Indian fishermen and anti-nuclear activists on Saturday mounted a sea protest against an atomic power plant following violent demonstrations earlier this month.
Some 3,000 fishermen and anti-nuclear activists in 500 fishing boats sought to block a port in southern Tamil Nadu state to protest against the loading of uranium at the under-construction power plant, police said.
Tuticorin port spokesman V. Satyarajan described the protest as “peaceful” and said there was no disruption to traffic at the port from the attempted blockade off Tuticorin town, 100 kilometres (62 miles) from the project. Witnesses said the boat-borne protesters shouted anti-nuclear slogans and demanded an end to the loading of uranium at the Russian-backed project.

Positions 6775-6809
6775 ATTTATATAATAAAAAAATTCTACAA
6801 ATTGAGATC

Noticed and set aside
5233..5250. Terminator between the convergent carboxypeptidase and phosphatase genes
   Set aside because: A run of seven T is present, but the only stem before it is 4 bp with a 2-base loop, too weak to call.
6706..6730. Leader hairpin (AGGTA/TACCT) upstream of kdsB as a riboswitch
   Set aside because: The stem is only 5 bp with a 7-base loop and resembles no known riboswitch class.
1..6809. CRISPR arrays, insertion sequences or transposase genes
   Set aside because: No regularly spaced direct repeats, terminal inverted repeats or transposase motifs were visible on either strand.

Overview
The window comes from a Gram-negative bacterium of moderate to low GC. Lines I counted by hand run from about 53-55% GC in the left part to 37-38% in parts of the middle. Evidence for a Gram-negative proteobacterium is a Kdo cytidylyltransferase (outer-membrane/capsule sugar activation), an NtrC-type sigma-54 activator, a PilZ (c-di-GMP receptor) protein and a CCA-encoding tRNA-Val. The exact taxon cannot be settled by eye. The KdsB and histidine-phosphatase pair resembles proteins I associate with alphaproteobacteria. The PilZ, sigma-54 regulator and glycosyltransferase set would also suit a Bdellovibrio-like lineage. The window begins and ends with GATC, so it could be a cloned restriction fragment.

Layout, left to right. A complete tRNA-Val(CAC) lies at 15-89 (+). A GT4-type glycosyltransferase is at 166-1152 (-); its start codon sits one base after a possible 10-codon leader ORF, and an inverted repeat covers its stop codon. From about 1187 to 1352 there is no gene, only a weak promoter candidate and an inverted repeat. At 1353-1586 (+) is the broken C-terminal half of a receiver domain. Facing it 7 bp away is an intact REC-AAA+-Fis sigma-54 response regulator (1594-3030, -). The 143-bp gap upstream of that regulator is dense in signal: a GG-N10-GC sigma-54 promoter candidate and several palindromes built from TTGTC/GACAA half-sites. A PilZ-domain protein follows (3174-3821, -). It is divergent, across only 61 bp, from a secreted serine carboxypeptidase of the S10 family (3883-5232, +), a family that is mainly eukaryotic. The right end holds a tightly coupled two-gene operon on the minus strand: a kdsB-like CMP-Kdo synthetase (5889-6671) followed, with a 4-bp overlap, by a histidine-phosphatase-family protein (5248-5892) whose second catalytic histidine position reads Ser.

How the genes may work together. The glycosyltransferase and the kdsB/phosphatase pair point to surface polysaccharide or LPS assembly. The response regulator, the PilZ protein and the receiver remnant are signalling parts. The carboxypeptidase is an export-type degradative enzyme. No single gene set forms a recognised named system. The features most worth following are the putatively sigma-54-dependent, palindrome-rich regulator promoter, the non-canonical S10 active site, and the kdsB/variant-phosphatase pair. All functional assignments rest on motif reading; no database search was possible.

“We will continue to protest until the nuclear plant is shut down,” said Subash Fernando, one of the leaders of the sea protest.
On land, demonstrators from villages near the plant formed a human chain in Tuticorin to protest against the loading of the fuel rods.
Earlier this month, one fisherman was shot dead by police as hundreds of protesters clashed with armed officers.
Last week, India’s Supreme Court denied a request to suspend the loading of the rods at the plant which opponents say poses a danger to local people.
The demonstrations have broken a six-month lull in protests against the power station, one of many India hopes to build as part of its goal to produce 63,000 megawatts of nuclear power by 2032 – a near 14-fold rise from current levels.
India’s existing 20 nuclear reactors now generate just 4,780 megawatts.
Authorities say the first of the two units of the much-delayed project in the Koodankulam region is ready for operation.
Since last year’s quake-tsunami in Japan sparked a crisis at the Fukushima plant, activists have also campaigned to stop work from beginning at Jaitapur in Maharashtra state on what would be one of the world’s biggest nuclear facilities.